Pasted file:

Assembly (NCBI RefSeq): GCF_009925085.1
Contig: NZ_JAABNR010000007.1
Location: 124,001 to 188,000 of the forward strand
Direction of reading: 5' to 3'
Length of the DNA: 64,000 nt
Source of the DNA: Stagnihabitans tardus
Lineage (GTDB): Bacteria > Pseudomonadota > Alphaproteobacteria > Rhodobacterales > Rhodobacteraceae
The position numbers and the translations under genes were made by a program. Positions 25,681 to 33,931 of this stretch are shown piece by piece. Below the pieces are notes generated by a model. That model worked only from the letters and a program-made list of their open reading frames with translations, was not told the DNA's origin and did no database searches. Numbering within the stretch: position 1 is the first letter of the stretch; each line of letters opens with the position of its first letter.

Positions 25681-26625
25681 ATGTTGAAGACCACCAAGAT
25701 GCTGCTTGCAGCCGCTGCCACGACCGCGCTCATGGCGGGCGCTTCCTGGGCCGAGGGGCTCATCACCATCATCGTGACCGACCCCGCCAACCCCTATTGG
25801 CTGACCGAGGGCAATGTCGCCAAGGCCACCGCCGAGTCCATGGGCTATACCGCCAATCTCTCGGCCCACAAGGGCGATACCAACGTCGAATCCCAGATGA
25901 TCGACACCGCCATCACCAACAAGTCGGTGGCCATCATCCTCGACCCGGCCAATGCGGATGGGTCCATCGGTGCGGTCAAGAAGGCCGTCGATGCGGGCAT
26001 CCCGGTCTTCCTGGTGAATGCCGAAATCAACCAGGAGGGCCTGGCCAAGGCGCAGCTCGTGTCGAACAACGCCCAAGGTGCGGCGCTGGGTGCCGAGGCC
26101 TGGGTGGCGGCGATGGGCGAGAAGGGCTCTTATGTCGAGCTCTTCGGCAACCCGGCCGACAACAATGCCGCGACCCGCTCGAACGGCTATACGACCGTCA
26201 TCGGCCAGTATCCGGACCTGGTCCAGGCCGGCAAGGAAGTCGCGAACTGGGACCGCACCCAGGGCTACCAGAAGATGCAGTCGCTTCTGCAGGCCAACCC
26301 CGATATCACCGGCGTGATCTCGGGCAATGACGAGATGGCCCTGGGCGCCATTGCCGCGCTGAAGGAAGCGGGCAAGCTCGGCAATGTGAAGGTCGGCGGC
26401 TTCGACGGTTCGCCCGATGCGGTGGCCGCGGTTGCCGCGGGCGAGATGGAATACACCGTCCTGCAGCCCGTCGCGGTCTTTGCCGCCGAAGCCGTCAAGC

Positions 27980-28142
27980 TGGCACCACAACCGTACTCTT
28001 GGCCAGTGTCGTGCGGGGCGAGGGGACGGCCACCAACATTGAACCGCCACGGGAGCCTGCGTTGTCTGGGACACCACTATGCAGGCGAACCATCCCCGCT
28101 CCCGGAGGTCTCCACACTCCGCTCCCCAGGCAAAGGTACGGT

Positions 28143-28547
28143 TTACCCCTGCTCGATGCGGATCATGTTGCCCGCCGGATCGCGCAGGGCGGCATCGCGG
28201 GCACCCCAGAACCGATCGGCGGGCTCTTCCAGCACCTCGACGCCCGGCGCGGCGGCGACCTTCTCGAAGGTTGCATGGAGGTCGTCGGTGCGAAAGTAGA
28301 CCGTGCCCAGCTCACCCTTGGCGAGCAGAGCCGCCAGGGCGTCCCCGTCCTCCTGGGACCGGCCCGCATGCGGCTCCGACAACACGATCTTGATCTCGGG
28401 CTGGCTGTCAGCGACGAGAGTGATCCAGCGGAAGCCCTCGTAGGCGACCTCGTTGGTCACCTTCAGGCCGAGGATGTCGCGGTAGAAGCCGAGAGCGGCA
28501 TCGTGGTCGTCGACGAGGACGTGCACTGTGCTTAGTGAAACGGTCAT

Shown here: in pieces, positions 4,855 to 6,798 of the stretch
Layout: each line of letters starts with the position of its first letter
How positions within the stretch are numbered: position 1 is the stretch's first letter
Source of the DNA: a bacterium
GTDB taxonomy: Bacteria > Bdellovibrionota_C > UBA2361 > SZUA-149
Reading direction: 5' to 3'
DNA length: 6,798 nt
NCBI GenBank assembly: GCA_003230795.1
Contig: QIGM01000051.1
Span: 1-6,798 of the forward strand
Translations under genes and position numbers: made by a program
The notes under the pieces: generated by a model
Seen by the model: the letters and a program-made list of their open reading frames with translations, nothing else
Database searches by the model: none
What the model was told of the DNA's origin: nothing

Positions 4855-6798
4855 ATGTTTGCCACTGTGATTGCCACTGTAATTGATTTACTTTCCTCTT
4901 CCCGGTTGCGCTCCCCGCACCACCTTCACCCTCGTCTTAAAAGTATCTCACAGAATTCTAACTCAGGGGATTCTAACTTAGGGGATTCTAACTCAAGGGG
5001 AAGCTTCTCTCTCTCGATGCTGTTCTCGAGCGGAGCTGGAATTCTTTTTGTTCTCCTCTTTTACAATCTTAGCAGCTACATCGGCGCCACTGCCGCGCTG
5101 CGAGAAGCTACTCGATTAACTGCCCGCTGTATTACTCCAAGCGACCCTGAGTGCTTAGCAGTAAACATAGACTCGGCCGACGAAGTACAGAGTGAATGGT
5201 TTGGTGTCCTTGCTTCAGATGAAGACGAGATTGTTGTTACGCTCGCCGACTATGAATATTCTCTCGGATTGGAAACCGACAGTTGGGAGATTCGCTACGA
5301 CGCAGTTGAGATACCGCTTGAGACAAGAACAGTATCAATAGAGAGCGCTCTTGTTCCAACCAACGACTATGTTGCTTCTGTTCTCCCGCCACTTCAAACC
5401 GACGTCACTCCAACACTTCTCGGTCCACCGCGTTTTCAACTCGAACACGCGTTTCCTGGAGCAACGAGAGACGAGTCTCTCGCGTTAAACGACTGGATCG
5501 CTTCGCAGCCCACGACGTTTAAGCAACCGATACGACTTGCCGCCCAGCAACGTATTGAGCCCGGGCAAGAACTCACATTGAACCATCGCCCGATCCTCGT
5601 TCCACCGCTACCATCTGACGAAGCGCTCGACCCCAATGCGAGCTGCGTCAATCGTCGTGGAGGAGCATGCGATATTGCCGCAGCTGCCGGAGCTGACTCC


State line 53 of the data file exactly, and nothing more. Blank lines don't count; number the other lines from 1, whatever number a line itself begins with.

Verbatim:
5601 TCCACCGCTACCATCTGACGAAGCGCTCGACCCCAATGCGAGCTGCGTCAATCGTCGTGGAGGAGCATGCGATATTGCCGCAGCTGCCGGAGCTGACTCC